It happened, the break I needed. An hour would have done, not for any clandestine purposes mind you. We were empty-nesters, my man recently retired from drawing perspectives of new buildings for architects. Computers do that these days. And he now keeps busy by attending to some long-overdue renovations to the exterior of the property. When he said he was going to Bunnings, my heart did a little dance.
Mop Magnet Bandit
I called my man the Mop Magnet because every time I kicked off with the mop in the house, he who had been outside (otherwise employed with spanner or spade) would be back inside trekking his murky footprints across the wet floor. It happened time and again even when I tried waiting until after his coffee break, or following lunch when he seemed well and truly occupied in the garden or shed.
Rather than create a big kerfuffle about the whole shebang, I tried locking the door until all the floors were clean and dry. I thought he would recall our conversation on the mopping topic and appreciate why I never answered his untimely knocks. But this too proved ineffective because he kept a key hidden outside, in a secret location. He’d blithely open up and wander inside.
Things became awkward and I admit I became cantankerous. I needed a new strategy and realized it would be best to wait until he went out in the car. The first attempt didn’t quite hit the jackpot because I forgot to factor in his habit of returning to retrieve some object he’d left behind. Things like a wallet, or keys, umbrella, raincoat, or sunglasses.
Then I tried ‘really waiting,’ which is waiting for the kiss goodbye, waiting for the front door to close. (Waiting for his predictable return to retrieve any forgotten item). Then resuming the wait, while the garage door rumbled up on its roller. Waiting for the clunk of the seat belt buckle (I couldn’t actually hear it but could work out what was happening by watching from the window). Waving goodbye, and finally, waiting for the car to veer left and vanish down our street. All this entailed an interminable————– wait.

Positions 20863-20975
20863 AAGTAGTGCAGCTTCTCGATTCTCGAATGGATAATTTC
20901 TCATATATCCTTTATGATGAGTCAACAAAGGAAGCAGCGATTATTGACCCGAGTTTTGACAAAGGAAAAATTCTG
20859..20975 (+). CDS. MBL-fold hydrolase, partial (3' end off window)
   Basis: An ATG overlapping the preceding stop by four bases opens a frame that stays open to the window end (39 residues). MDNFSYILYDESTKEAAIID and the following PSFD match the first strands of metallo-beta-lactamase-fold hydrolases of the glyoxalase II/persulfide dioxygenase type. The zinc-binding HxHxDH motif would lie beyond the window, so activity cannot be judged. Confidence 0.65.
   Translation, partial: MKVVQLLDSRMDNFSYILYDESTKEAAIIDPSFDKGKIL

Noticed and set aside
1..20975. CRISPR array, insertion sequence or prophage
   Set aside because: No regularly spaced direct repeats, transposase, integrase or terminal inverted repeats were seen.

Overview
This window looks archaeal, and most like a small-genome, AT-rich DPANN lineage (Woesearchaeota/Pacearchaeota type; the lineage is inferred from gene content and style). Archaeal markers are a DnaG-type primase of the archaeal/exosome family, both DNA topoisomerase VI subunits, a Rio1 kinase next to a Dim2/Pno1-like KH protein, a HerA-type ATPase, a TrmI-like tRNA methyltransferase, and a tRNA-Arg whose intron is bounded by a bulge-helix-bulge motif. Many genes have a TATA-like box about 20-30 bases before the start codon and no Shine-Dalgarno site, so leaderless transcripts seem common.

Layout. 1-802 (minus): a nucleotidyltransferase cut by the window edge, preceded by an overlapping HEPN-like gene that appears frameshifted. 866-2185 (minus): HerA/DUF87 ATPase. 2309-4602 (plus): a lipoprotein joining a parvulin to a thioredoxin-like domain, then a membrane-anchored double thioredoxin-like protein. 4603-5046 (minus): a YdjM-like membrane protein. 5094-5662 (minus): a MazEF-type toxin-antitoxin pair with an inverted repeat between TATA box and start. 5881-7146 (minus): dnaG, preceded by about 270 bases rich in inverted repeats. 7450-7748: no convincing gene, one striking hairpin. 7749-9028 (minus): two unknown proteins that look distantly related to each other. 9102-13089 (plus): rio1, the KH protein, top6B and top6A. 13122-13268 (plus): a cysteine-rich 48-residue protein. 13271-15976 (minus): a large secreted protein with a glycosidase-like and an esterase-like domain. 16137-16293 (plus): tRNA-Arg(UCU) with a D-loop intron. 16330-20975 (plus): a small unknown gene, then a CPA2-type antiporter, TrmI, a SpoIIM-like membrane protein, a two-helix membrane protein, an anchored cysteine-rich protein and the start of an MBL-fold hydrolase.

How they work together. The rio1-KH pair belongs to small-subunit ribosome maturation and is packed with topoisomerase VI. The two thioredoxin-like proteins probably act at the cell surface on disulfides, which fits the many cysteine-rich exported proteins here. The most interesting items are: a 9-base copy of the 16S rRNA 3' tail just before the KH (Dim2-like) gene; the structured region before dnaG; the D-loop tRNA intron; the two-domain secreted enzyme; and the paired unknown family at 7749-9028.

Mop Magnet Theory Tested
During one of these lengthy waits, it occurred to me that he could not possibly be a Mop Magnet. My theory was entirely wrong. A Mop Magnet would attract a mop and maybe use it and the fact was he had never, ever picked one up, even though for convenience sake, I kept three different versions in the house. The red swivel and spray, a squeegee and a common old mop with a cotton noggin.
As soon as my man drove off to Bunnings, I grabbed a bottle of chartreuse liquid from the laundry cupboard. I recalled how, when I’d first seen it on the supermarket shelf, I’d stared at the label which said, ‘Lemon Lime Twist.’ I thought then and still thought it sounded more like some type of cocktail or cordial than a disinfectant. The product claimed to kill germs, cut through grease and grime, leave a brilliant shine and lasting fragrance. The knowledge that I’d garnered from working in retail, and watching Gruen on ABC, told me that shrewd marketers used advertising gimmickry to hoodwink the gullible – but I bought it anyway.
I sloshed some of the disinfectants into a bucket of hot water, Ker-plunk! With the squeegee, I attacked the kitchen floor, continued down the staircase and over the tiles until all the hard surfaces in the house looked as slick as a rain-wet road in the streetlight.
The product had exceeded my expectations. I leaned on the mop and released a big sigh of satisfaction because for once; the floors were beginning to dry.
A New Culprit
No one had knocked on the door.
No one had walked through the wetness to leave messy footprints. How perfect; I thought it would never happen.
I planned to take a shower then relax in a comfy chair and read my new novel.
Right then I heard movement in the house and footsteps THUMPING down the damp staircase—THUMP … THUMP … THUMP, THUMP, THUMP.
Was it my man?
No, a completely different culprit.